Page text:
July 3,2017 by Medigroup
HIV is estimated to have been around for about 100 years, but it only became an epidemic within the past 30. HIV response organization Avert noted that by 1980, the disease had spread to five continents and infected between 100,000 and 300,000 people by that time. Transmission, symptoms and treatments were unknown, creating a major impact on the health community and the public.
Research and advocacy for HIV and AIDS education have come a long way toward better understanding the disease and treating those affected. With testing becoming more accurate and prominent, it promises earlier detection and hope for people that have the virus.
The global reach of HIV is damaging enough for it to be promoted to an epidemic. According to the World Health Organization, 36.7 million people around the world were living with HIV/AIDS in 2015, and 1.1 million died from the illnesses that year. Sub-Saharan Africa remains the most impacted, with 1 in every 25 adults living with HIV.
HIV testing has never been easier.
While HIV testing has never been easier, a considerable number of people still don’t know that they’re at risk. The U.S. Centers for Disease Control and Prevention reported that people ages 13 to 24 accounted for one in five new HIV diagnoses in 2015. In 2013, 51 percent of this age group were undiagnosed. Although HIV infections are declining overall, it’s important to give those at risk the tools and resources needed to understand their danger and connect them with treatment options.
“Researchers have come up with a more efficient, less expensive way to check if HIV is lingering in immune cells.”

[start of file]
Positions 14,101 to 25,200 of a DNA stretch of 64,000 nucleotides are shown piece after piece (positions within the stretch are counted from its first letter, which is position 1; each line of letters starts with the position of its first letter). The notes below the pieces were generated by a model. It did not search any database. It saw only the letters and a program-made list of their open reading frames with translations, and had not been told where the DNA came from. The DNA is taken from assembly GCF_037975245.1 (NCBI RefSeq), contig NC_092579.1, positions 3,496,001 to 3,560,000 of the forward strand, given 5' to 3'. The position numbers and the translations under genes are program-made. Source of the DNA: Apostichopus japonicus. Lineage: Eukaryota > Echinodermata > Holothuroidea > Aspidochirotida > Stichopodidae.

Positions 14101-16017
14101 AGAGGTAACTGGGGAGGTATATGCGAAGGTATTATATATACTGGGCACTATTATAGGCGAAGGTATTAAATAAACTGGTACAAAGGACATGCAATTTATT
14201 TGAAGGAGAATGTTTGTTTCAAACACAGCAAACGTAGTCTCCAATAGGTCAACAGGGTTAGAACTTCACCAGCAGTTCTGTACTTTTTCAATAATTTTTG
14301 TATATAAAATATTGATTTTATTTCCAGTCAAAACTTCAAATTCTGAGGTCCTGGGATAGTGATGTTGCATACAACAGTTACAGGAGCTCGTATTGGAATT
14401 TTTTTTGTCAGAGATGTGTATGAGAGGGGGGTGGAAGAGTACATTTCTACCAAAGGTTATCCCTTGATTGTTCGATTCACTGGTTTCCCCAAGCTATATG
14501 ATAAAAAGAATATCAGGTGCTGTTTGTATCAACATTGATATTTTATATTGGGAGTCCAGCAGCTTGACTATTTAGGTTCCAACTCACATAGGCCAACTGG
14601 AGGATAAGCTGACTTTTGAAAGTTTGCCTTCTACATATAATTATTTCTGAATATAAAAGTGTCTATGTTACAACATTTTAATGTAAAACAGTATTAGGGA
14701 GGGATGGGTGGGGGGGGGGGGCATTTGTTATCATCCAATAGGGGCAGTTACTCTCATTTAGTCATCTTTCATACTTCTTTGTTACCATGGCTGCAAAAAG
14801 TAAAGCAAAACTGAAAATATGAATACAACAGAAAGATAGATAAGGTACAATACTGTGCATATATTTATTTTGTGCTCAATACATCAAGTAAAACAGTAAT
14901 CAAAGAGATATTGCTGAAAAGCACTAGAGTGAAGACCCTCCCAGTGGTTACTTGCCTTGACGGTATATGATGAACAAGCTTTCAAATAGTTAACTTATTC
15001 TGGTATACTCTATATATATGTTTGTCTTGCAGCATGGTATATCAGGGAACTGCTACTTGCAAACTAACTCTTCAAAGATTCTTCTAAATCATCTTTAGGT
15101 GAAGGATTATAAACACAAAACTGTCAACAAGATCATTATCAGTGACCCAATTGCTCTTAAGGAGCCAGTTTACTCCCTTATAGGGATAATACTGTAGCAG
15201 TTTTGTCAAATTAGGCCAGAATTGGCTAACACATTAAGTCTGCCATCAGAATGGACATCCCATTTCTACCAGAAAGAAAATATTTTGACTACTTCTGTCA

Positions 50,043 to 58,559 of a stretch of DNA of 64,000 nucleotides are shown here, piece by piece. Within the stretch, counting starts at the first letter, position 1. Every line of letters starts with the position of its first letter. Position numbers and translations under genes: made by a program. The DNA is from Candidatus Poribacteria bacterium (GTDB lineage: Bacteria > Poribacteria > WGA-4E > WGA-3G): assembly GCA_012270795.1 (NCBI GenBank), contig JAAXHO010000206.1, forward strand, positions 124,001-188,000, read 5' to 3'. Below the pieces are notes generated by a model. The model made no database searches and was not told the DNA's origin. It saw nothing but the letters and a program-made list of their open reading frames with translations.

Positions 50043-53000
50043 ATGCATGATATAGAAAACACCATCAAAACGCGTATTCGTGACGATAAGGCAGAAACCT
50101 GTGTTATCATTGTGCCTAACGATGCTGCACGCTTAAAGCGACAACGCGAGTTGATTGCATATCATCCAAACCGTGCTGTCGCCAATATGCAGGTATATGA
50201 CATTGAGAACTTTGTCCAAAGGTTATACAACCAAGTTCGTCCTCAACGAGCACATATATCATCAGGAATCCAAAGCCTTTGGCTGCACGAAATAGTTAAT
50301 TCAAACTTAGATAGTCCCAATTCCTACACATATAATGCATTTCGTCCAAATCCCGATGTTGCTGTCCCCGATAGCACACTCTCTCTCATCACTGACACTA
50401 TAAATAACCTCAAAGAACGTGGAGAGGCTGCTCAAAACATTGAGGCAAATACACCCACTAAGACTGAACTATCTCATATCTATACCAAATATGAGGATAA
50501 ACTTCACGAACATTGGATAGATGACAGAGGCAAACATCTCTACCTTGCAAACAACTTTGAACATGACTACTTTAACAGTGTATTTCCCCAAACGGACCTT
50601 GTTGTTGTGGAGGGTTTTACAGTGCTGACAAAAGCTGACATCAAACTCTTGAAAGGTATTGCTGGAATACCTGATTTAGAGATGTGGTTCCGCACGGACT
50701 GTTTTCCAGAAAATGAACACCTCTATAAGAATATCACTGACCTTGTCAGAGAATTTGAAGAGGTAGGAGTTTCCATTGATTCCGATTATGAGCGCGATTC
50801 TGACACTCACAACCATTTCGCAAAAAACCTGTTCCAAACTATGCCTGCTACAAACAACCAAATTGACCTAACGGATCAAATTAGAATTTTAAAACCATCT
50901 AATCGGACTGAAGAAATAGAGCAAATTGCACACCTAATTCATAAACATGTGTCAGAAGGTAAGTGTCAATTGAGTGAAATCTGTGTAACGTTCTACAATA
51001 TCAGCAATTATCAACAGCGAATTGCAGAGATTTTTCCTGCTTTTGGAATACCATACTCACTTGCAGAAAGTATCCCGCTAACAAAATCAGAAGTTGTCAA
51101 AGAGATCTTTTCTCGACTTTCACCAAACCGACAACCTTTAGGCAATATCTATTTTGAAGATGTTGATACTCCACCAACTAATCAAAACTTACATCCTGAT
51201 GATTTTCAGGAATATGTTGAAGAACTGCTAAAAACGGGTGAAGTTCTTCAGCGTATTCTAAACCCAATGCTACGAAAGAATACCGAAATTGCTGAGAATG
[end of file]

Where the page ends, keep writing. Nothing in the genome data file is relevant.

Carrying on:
HIV still doesn’t have a total cure, but there are a number of treatments available to help people reduce it. However, the virus can hide in immune cells, making it hard to identify and address. Researchers from the University of Pittsburgh’s Graduate School of Public Health have come up with a more efficient, less expensive way to check if HIV is lingering in these cells. According to Medical News Today, this test works by detecting a gene that is active only when replication-competent HIV is present. Results are produced in one week and require a smaller amount of blood and cells compared to current testing options.
A big push for HIV testing can also be attributed to better awareness of the disease. When Charlie Sheen confirmed rumors that he was HIV positive, sales of at-home test kits increased by 95 percent, according to Business Insider. The Sheen Effect led to higher selling rates for more than a month after the announcement, even surpassing the uptick normally seen on World AIDS Day. Sheen positively impacted health care decision-making, even for a small amount of time, and it shows just how important it is to educate people about this illness and demonstrate the options.
HIV still impacts millions of people, but treatments can now reduce it to undetectable levels. Tests are becoming cheaper and easier to us while providing more accurate results. There’s no better time than now to start HIV testing to understand your risk and options.
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